For people in the “news” business, like Brian Williams, reality is fungible. Reality is whatever they say it is. While they purport to report the facts, these “facts” are merely their take on the events they see. They are paid to bring a viewer or listener into the story. That story, in and of itself, may be big or small, but the flourishes that bring it to life are those of the narrator. That Brian Williams, whose job it is to do just that, misreported his own life is wholly understandable. It is an occupational hazard. After a life time in news-reporting, his purpose and role is to embellish on simple facts and events and create a story. That he should do that with his own personal story should not be a surprise. It is not ethical, but it is an understandable mistake and fault in a world of make-believe.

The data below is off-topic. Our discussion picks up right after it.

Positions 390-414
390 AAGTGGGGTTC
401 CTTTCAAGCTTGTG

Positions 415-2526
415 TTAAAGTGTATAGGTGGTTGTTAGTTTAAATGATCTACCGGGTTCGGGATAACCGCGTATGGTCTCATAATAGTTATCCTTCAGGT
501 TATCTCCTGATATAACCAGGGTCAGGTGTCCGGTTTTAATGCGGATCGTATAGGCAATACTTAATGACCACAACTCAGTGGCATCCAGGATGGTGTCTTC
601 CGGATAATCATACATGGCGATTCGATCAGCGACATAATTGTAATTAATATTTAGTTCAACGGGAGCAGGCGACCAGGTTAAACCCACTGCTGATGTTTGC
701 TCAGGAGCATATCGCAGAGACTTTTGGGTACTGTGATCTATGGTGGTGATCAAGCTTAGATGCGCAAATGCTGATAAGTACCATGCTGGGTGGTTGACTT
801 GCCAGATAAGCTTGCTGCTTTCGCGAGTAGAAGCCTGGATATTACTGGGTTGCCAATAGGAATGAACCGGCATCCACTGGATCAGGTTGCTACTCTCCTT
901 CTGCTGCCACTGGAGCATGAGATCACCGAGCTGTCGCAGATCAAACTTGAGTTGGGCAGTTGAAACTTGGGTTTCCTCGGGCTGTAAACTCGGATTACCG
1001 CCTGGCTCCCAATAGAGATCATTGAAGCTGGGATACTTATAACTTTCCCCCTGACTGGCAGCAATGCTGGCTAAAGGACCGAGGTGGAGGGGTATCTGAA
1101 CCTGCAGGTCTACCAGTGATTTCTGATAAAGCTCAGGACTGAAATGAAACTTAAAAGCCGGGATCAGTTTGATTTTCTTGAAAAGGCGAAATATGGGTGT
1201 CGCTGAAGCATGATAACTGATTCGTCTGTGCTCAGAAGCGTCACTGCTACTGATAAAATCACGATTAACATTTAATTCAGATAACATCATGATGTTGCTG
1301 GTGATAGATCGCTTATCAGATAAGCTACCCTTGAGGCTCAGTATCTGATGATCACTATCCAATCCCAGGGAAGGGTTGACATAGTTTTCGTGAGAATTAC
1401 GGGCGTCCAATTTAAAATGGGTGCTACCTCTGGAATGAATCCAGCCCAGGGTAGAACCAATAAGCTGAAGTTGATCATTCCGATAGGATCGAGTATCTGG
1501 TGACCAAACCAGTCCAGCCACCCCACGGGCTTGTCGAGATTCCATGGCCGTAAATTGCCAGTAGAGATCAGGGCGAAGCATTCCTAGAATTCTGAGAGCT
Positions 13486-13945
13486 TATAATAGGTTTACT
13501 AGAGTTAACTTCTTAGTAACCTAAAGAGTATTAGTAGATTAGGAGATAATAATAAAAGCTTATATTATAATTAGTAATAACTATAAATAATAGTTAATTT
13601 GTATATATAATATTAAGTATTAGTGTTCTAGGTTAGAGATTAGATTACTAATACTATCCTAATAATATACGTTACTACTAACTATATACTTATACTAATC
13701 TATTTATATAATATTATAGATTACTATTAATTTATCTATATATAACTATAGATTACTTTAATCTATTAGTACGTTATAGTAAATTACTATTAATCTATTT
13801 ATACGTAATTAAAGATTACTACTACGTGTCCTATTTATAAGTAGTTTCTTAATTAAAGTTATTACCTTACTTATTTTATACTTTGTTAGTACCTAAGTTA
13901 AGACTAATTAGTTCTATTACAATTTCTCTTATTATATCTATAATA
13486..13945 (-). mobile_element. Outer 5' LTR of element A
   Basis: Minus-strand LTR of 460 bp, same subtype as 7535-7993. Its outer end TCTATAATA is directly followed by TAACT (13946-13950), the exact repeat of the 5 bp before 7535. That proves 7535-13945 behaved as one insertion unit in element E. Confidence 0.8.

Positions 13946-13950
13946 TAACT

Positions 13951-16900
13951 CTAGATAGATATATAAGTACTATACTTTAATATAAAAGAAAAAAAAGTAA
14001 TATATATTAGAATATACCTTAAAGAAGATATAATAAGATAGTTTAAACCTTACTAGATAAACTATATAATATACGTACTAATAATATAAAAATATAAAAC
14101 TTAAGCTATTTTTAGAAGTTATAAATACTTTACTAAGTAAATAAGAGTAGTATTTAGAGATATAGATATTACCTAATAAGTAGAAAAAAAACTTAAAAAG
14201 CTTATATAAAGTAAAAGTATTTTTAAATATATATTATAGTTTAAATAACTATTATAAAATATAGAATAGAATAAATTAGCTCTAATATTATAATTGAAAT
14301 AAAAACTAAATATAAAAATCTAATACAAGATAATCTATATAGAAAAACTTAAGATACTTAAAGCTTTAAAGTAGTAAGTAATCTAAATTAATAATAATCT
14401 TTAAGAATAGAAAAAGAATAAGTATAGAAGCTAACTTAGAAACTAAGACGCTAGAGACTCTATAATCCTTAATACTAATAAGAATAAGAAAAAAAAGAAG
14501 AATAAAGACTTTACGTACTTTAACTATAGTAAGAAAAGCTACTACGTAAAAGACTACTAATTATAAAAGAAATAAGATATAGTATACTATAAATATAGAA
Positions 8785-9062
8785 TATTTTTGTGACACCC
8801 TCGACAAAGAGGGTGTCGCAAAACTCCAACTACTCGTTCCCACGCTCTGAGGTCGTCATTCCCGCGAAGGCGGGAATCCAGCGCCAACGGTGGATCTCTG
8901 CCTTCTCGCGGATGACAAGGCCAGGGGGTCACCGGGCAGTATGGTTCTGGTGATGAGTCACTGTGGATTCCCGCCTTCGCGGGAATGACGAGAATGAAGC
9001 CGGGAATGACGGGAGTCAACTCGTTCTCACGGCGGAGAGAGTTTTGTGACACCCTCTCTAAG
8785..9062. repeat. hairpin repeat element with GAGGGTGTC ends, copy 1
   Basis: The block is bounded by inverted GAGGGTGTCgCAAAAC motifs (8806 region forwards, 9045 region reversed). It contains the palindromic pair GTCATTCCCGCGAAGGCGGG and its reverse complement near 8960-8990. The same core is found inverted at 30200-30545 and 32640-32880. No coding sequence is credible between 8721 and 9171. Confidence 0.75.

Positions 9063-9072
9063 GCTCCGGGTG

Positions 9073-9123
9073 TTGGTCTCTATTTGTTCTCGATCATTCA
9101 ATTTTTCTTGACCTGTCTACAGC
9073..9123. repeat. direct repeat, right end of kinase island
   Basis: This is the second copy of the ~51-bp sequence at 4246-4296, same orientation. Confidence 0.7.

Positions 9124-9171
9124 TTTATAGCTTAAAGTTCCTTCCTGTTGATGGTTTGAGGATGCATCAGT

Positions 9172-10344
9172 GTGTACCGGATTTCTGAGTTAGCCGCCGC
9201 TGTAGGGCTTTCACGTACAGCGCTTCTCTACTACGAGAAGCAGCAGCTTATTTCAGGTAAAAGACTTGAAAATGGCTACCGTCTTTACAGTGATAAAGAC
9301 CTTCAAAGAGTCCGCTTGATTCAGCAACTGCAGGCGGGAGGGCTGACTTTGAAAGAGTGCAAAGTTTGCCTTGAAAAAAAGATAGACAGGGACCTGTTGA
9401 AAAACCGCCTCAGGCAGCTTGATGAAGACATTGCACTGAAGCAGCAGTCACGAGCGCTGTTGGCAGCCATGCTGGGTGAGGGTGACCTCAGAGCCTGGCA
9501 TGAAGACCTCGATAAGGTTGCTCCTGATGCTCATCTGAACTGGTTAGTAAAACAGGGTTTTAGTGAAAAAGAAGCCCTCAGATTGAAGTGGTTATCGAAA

When he made these “mistakes” on his own life events, he was merely in “reporter-mode”. He was on a narrative roll, and he just “heightened” the story a bit for the necessary effect to bring the story home. A lie, a fabrication, yes, but a forgivable moment of habit. He is in the business of story-telling. News consists of very little fact.
Reporting the news is theater. In the 24hour news cycle, everything becomes mundane. All stories, even murder and mayhem, must be punched up! A 30 minute newscast is as structured and created as a one-act play. A producer and writers create a beginning, middle and end that then the “actors” such as Brian enact.
An event happens. It is simple and true. But the very second, someone begins to tell you about it, it increasingly becomes fiction and theater the longer the tale is told. It is embellishment and surmise. Brian just fell into reporter mode. Cut him a little slack. He just lost sight, for a moment, of the difference between fact and fiction. But that blurred border is exactly where he lives everyday. He lives in lifeastheater.
We call it the Evening News.